From Diana Nock, creator of the web comic Intrepid Girlbot:

I got notice earlier this week that my proposal to the Xeric Foundation was rejected, which is sad-making for sure, but it’s got me thinking about how I’m going to fund the first Girlbot book. I really want to make it happen this year, but the problem is that a bare minimum run of 1,000 books will run me $7,000 American, according to my current calculations.

Now, this is really important to me, and the way I see it, I’m going to need to take a chance on pre-orders if I want to make this happen. So right now, I’m mentioning the idea so that you guys won’t be surprised in a month or so when I start yelling at you about my new Kickstarter project. I’m pretty nervous about the whole proposition, but I think it will be exciting to watch it happen. That is, assuming I don’t just fall on my face in the attempt, which is a definite possibility.

Nevertheless, I’m not discouraged, and I’m going to give it my best shot. You lovely readers have been so supportive of me in the past, and I hope that trend will continue. Check ya later.

The Value of Creative Control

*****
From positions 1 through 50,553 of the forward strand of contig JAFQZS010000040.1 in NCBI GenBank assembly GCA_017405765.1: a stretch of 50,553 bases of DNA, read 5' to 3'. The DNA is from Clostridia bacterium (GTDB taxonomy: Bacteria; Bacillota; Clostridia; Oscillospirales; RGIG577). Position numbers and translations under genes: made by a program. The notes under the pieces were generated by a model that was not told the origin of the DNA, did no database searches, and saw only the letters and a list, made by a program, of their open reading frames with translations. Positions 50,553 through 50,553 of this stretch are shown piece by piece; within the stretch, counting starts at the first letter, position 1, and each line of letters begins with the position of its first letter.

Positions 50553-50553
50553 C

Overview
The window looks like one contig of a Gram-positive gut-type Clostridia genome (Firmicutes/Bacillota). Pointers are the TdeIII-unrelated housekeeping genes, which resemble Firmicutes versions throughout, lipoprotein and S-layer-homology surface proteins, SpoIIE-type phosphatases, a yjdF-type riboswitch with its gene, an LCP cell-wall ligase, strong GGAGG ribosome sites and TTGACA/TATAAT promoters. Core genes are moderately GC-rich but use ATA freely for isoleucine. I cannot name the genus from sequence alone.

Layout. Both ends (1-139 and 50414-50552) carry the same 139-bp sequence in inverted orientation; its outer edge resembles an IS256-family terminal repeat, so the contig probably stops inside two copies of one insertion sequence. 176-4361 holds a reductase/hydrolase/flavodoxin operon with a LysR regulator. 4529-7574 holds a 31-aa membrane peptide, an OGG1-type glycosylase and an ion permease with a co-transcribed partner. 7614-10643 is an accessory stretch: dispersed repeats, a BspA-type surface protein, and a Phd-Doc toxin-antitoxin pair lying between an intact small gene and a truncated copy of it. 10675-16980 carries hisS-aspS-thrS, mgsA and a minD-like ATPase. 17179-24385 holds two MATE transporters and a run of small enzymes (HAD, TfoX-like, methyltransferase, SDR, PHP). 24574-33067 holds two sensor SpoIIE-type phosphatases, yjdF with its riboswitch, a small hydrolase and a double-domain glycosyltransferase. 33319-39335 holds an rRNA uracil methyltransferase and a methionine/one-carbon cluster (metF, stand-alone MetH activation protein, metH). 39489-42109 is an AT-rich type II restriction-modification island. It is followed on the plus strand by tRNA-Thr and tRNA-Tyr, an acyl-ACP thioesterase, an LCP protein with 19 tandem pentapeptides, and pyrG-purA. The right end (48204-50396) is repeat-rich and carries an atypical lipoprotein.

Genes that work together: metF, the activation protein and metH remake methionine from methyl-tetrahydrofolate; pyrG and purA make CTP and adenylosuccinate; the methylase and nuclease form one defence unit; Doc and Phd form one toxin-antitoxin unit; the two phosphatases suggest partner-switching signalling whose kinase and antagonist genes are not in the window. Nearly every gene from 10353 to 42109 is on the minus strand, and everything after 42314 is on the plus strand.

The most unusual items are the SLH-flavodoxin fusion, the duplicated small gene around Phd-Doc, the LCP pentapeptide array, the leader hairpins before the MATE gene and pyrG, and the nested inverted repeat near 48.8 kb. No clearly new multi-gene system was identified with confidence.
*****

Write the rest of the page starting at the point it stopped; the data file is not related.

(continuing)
Here’s an interesting story:

The Wormworld Saga is a web comic and app that successfully raised $23,729 on Kickstarter. Creator Daniel Lieske recently wrote on his blog about how the project helped generate interest from a private investor who offered to fund the whole project. 

Lieske considered the deal, but in the end, turned down the offer:

I was approached by a big investor a few weeks ago. To put it into a nutshell, they wanted to give me the money that I needed to work fulltime on the Wormworld Saga. That of course got me totally thrilled. My goal got within reach! So I created a business plan for a production company, we talked about the details and in the end it was up to me to sign the deal. It would have meant to create a company, earning a good salary as CEO and … to hand over the major share of the Wormworld Saga property to the investor.

Relax! I didn’t do it.

I realised that I hadn’t worked my ass off over the last 18 months only to hand my rights over to someone else.

That takes guts. It would have been much easier to say “yes,” accept the money and know that costs would be completely covered. To say no meant to accept the uncertainty that comes with working on your own project without any guarantee that things will pan out. But it also means that Lieske will retain complete creative control. 

It’s one thing to take a risk by investing in someone else. It’s another to take a risk by investing in yourself.

So much of life is determined by other people and decisions that seem out of your control. Everyday on Kickstarter, I see people taking control of their work in ways that defy all the rules. 

You can make your art and have it to. How cool is that?